Friday, November 2, 2012
The Hood River Warming Shelter seeks to provide some of the most vulnerable in our community with a warm place to sleep, according to coordinating Pastor Linda Presley of Valley Christian Church.
“The shelter served 63 different guests last season,” said Presley. “In total, we filled beds 463 times with folks from our Gorge community and beyond, from older single men, to families with babies.”
The program offers an opportunity to access a warm shower to improve community members-in-need health and welfare.
With colder and wetter weather already arriving, the shelter, hosted by a rotation of churches, is preparing to reopen for the season on Dec. 2.
“Congregations have stepped forward to host our homeless. Our most pressing need is for volunteers,” said Presley. “We need the help of the community as volunteers to make sure that we are staffed.”
Volunteers would be asked to serve 4- to 5-hour shifts between 6 p.m. and 7 a.m. in churches during the winter months. A short training program is required of those interested in volunteering and space is now available in those sessions.
Warming Shelter locations include Hood River Alliance, Riverside Community, The Vineyard, Immanuel Lutheran and the Church of the Nazarene. St. Mark’s Episcopal Church will be preparing dinner for guests throughout the program.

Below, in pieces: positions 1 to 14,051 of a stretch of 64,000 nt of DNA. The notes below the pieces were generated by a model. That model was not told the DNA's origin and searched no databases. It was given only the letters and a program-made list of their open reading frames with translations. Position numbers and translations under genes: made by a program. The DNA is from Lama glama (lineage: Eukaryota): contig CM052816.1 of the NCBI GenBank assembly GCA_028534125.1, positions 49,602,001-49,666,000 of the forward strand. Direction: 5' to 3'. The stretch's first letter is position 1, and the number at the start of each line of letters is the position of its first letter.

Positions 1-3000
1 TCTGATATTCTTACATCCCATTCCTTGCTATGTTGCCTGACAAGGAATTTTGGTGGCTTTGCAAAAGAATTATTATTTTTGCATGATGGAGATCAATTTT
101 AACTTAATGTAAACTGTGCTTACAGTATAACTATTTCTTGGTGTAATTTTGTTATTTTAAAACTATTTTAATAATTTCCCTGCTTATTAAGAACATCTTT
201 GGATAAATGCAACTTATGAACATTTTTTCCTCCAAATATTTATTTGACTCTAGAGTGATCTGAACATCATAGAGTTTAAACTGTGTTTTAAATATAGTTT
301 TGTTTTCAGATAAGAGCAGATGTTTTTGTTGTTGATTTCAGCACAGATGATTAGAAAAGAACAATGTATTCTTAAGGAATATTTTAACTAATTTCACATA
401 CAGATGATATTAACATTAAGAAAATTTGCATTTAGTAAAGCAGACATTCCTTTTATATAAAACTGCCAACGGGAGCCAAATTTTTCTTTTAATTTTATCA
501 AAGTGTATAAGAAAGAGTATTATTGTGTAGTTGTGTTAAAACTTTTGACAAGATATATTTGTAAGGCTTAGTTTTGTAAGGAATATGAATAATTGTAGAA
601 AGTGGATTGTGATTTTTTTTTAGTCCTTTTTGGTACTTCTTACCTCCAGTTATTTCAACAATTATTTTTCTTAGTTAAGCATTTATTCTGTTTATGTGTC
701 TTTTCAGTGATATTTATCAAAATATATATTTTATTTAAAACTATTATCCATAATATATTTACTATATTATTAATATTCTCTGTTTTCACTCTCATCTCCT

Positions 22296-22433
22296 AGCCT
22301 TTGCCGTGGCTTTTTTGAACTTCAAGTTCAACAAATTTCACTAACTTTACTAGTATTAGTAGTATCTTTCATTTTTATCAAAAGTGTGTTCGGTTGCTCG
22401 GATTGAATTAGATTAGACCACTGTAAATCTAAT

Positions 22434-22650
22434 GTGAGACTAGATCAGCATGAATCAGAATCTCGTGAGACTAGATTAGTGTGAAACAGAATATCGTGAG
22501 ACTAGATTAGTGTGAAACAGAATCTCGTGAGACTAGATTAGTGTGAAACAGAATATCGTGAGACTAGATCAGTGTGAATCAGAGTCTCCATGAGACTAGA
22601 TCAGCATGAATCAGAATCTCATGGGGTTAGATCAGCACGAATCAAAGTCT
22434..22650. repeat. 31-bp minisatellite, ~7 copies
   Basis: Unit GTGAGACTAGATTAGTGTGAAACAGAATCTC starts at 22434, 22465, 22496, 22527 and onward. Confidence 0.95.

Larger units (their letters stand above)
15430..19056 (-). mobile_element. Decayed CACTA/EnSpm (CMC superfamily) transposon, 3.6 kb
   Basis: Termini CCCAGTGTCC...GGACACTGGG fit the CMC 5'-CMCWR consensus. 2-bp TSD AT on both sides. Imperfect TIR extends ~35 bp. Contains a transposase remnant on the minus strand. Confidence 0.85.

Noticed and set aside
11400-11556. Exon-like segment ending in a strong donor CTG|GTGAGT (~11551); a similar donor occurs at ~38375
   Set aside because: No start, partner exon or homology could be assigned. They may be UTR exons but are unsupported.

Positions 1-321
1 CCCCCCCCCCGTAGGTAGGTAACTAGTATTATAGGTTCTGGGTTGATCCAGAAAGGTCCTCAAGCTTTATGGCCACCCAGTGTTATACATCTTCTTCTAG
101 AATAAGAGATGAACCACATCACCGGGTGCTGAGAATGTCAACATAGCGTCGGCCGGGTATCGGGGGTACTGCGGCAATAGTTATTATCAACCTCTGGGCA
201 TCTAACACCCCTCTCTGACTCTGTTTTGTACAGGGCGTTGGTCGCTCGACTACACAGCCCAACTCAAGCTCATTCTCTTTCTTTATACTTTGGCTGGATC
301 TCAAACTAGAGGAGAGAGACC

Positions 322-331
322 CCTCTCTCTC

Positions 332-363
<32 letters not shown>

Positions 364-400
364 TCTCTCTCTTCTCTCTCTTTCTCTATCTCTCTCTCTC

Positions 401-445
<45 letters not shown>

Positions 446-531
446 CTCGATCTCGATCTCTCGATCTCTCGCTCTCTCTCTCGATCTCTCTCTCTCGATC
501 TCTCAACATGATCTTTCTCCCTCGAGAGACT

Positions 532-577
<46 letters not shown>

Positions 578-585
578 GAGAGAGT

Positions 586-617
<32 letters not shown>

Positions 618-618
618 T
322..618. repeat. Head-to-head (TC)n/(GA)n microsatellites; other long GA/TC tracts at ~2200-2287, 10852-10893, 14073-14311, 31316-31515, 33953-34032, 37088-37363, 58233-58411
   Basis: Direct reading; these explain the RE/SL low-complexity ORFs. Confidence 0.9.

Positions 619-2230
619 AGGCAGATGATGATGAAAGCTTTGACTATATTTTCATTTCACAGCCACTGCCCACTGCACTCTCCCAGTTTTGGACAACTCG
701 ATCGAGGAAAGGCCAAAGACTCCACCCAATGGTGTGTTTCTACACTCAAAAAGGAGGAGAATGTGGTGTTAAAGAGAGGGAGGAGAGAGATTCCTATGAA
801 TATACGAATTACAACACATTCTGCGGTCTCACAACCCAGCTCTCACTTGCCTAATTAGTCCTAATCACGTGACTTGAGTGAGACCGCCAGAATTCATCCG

Each night three shifts are staffed with two people each (adults 18 or older) who have had training and have had background checks.
Each site has volunteer coordinators or teams that assure guests are treated respectfully and have what they need, and that volunteers have support as well.
“We understand that people who can’t volunteer would like to help,” said Presley. She suggests three additional needs that supporters can help fill: Food donations may be given to FISH or by contacting Rev. Anna Carmichael at St. Mark’s Episcopal Church. Clothing may be taken to Hood River Valley Christian Church Thrift Store where guests receive free clothing.
Monetary donations may be made through the organization’s website, hoodrivercares.org.
Training is required for all volunteers as well as a background check.
This year three volunteer training sessions are planned in November:
n Nov. 7, 6:30-8 p.m. at Immanuel Lutheran Church
n Nov. 8, 6:30-8 p.m. at Riverside Community Church
n Nov. 17, 9-10:30 a.m. at Vineyard Christian Fellowship.
Visit hoodrivercares.org to learn more about Hood River Warming Shelter, issues surrounding homelessness, and how to help Gorge neighbors in need, or email firstname.lastname@example.org.
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Lawnmower torches Arbor Vitae on Portland Drive
The riding lawn mower driven by Norma Cannon overheated and made contact with dry arbor vitae owned by Lee and Norma Curtis, sending more than a dozen of the tightly-packed trees up in flames. The mower, visible at far right, was totaled. No one was injured; neighbors first kept the fire at bay with garden hoses and Westside and Hood River Fire Departments responded and doused the fire before it reached any structures. Westside Fire chief Jim Trammell, in blue shirt, directs firefighters. The video was taken by Capt. Dave Smith of Hood River Fire Department. Enlarge